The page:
Autism Interview #92: Quincy Hansen on School, Autism Acceptance, and Co-occurring Conditions

Quincy Hansen is a high school student and Autistic advocate from Denver, Colorado. Quincy has been formally diagnosed with Autism Spectrum Disorder and General Anxiety Disorder, and also has some fine motor skill impairments resulting in Dysgraphia-like symptoms. Quincy has found that writing offers a good outlet for communicating ideas that do not easily come…

Let the Disabled Community Define Inclusion

I recently saw a social media post supporting inclusion where an autistic woman commented with a warning about being “too inclusive.” What she was referring to was forceful inclusion, and gave the example of her mother removing her bedroom door at her therapist’s suggestion to improve socialization. This sounds like abuse, and the opposite of inclusion, but it’s worth mentioning because it raises the important questions of what is inclusion and who defines it?

Autism Interview #90: Robbie Ierubino on Art and Autism Acceptance

Portrait Photo

Robbie Ierubino is an American artist with autism studying Graphic Design at Staffordshire University in Stoke-on-Trent, England. He has developed his own style of art which he calls “shapism” and uses his art to communicate his unique world perspective and advocate for acceptance. This week he shared how autism influences his art and his passion for working to improve autism acceptance.

Autism Interview #66: Kat Muir on Socializing, CBT, and Advocacy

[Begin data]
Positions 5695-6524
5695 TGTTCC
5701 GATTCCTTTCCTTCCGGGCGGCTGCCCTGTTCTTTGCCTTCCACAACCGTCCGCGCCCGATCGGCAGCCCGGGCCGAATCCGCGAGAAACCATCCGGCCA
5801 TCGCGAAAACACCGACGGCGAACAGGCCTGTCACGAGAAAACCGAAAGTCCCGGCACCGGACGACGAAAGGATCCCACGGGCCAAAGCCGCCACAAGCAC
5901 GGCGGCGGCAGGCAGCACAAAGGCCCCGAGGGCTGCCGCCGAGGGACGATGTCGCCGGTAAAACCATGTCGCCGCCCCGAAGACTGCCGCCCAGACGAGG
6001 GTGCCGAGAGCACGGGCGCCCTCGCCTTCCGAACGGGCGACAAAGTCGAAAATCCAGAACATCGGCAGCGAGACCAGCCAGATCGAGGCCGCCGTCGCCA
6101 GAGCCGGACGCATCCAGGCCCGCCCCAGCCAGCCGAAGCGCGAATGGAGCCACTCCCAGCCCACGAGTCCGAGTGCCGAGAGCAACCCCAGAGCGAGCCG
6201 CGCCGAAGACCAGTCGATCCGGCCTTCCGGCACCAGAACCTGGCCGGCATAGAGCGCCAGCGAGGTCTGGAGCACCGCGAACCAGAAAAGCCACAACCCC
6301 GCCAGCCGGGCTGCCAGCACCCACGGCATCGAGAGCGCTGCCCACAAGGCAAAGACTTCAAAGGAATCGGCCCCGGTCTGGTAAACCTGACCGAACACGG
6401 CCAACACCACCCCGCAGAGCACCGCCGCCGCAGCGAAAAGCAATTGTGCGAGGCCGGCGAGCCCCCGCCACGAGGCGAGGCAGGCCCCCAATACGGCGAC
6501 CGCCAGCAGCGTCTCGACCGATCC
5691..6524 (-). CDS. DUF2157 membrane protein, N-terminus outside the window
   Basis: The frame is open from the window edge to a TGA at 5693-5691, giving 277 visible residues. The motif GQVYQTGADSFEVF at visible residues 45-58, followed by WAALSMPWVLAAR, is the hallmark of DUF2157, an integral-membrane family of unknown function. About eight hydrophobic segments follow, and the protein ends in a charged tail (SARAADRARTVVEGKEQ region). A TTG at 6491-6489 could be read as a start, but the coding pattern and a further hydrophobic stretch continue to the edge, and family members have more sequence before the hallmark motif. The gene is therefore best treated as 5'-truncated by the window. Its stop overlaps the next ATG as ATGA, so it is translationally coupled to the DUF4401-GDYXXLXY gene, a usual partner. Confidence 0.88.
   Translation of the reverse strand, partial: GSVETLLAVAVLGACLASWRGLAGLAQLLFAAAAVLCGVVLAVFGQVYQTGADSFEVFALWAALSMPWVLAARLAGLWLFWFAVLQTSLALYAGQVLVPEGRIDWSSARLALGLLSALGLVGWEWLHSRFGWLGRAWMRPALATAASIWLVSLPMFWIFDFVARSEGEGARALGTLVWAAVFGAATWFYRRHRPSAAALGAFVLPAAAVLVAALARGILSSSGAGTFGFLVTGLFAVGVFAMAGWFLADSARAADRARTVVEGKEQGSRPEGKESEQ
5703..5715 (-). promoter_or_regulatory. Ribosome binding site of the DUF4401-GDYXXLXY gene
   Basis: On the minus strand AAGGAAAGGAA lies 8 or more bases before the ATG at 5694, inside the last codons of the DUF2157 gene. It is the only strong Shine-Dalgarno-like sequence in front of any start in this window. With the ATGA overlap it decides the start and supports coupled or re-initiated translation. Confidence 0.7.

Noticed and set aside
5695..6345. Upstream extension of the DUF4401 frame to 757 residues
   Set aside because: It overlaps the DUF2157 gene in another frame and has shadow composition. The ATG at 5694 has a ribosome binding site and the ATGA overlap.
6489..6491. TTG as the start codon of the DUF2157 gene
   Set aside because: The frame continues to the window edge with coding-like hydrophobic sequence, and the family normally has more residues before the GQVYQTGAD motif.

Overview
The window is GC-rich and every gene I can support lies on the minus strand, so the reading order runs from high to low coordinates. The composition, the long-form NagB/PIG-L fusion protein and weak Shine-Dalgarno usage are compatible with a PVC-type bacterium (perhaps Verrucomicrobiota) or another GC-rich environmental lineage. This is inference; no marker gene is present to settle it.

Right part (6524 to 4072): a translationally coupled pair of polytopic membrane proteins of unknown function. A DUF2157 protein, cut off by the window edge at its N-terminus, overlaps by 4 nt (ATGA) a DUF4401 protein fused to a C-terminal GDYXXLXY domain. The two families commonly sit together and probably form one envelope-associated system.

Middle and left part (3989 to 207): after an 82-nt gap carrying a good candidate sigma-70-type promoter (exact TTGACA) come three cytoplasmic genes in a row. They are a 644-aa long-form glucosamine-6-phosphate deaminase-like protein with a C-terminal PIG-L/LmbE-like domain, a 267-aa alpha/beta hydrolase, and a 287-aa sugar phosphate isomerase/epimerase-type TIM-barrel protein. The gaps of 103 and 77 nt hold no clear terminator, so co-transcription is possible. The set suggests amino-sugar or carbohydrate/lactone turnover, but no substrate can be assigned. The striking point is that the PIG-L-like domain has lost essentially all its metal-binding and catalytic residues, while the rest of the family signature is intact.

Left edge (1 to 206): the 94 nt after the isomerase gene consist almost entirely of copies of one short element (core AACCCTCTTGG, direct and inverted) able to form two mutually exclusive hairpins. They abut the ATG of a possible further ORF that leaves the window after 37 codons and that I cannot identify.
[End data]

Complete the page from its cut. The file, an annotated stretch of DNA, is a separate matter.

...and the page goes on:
Kat Muir is a speech-language pathologist employed at Easterseals Crossroads. She has a B.S. in Speech & Hearing Science and an M.A. in Bilingual Speech-Language Pathology. She speaks fluently in English, Spanish, German, French, Farsi, ASL and some Mandarin and is currently working on learning Vietnamese. She is also a member of Mensa and a public speaker. This week she shared how she has managed some of her personal struggles as well as how she works today to help others with disabilities.

Understanding Autism

Unicode

The following article was originally published on http://franklludwig.com/ by Frank L. Ludwig. It offers a careful analysis and explanation of a variety of autistic behaviors in an effort to help neurotypicals better understand, support, and accept people on the spectrum. It’s a great read for parents, families, and educators of autistic children and adults. It is reprinted here with the author’s permission.

Autism Interview #45: A.J. Mahari on the Stigma of Asperger’s Syndrome

A.J. Mahari is a counselor, life coach, mental health and personal development coach, and author on the spectrum. A.J. was diagnosed with Asperger’s at age 40 and manages the website aspergeradults.ca, which seeks to talk about not only her own experience and insights as an adult with Asperger’s, but also call attention to the gender differences in females and males with AS. This week A.J. shared some of her experiences as a counselor to other individuals with Asperger’s, the stigma of autism, and how to advocate for people on the spectrum.

 

Self-Diagnosis: An Interview with The Greatest Adventure Blogger

Threedeemee is a UK blogger and mother of an autistic son. Sensory issues and other autistic traits led her to self-diagnose as an adult before a formal evaluation ruled out this diagnosis. Today she blogs at The Greatest Adventure, opening up about her experiences raising an autistic son where other parents can find encouragement, information and support through shared parenting experiences.